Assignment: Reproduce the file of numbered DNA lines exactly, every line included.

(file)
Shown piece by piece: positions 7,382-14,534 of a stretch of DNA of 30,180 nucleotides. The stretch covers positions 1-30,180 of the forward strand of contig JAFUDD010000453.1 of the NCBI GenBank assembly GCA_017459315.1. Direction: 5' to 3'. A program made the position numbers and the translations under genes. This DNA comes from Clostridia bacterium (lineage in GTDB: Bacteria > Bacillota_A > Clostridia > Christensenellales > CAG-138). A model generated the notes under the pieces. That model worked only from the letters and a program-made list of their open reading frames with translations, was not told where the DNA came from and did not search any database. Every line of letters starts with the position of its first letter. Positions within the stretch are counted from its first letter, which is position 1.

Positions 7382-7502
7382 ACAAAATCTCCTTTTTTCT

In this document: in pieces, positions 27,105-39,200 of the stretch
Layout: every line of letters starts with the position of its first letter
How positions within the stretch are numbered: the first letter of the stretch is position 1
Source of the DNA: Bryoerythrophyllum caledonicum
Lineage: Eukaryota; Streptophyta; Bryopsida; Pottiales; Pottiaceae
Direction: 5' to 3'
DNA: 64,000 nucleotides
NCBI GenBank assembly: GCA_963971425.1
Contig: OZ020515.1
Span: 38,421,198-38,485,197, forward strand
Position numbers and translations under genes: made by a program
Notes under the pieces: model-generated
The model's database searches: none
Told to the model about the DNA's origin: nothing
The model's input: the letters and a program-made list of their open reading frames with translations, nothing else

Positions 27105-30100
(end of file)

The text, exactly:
Shown piece by piece: positions 7,382-14,534 of a stretch of DNA of 30,180 nucleotides. The stretch covers positions 1-30,180 of the forward strand of contig JAFUDD010000453.1 of the NCBI GenBank assembly GCA_017459315.1. Direction: 5' to 3'. A program made the position numbers and the translations under genes. This DNA comes from Clostridia bacterium (lineage in GTDB: Bacteria > Bacillota_A > Clostridia > Christensenellales > CAG-138). A model generated the notes under the pieces. That model worked only from the letters and a program-made list of their open reading frames with translations, was not told where the DNA came from and did not search any database. Every line of letters starts with the position of its first letter. Positions within the stretch are counted from its first letter, which is position 1.

Positions 7382-7502
7382 ACAAAATCTCCTTTTTTCT

In this document: in pieces, positions 27,105-39,200 of the stretch
Layout: every line of letters starts with the position of its first letter
How positions within the stretch are numbered: the first letter of the stretch is position 1
Source of the DNA: Bryoerythrophyllum caledonicum
Lineage: Eukaryota; Streptophyta; Bryopsida; Pottiales; Pottiaceae
Direction: 5' to 3'
DNA: 64,000 nucleotides
NCBI GenBank assembly: GCA_963971425.1
Contig: OZ020515.1
Span: 38,421,198-38,485,197, forward strand
Position numbers and translations under genes: made by a program
Notes under the pieces: model-generated
The model's database searches: none
Told to the model about the DNA's origin: nothing
The model's input: the letters and a program-made list of their open reading frames with translations, nothing else

Positions 27105-30100